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On how to wash eggs


I wish I had known a year ago that there are guides from the experts on how to wash eggs from backyard chickens. I had been doing it wrong. For one, I had assumed that cold water was better, to avoid heating the egg. Wrong.

If you Google for egg-washing, you’ll find lots of often contradictory opinions. There are many people who say that you shouldn’t wash eggs at all. However, I think I’ll go with the university people on this. The University of Nebraska has published a guide meant particularly for people with backyard chickens. There’s also a PDF version of the guide.

Hot water (90F to 120F) is best because eggs are porous (that’s how the chicks get air before they hatch). Cold water causes the contents of the egg to contract, potentially pulling in microbes through the pores. Hot water causes the contents of the egg to expand, pushing microbes out of the pores. The eggs should not be soaked. They should be kept in the water only for the time it takes to wash them. And yes, it’s OK to use a weak bleach solution to sanitize the egg, as I had been doing.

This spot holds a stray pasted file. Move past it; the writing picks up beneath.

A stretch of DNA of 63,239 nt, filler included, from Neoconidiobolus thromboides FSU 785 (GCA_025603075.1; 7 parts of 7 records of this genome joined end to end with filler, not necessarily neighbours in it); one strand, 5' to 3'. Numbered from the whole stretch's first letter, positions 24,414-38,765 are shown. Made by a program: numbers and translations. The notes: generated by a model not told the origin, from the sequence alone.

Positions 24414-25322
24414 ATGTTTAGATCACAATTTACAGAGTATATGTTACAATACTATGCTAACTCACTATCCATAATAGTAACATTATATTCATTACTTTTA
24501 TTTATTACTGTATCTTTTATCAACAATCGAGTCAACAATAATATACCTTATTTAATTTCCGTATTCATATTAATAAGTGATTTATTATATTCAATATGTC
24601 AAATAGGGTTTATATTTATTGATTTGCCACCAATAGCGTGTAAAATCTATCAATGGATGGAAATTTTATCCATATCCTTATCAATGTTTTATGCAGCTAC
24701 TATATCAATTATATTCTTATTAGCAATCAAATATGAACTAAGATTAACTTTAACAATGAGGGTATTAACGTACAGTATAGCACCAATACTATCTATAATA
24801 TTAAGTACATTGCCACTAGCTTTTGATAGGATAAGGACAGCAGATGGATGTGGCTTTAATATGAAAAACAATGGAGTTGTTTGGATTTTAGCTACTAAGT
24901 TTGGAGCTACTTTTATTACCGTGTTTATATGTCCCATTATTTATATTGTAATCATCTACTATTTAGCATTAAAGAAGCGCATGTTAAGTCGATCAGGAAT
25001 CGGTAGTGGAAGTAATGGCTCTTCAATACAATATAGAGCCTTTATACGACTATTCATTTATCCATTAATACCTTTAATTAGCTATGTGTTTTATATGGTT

Another brilliant idea that I learned from Googling: Use a pencil to write the date on each egg. Though I’ve always rotated my eggs, it’s a very good thing to have dates on the eggs.

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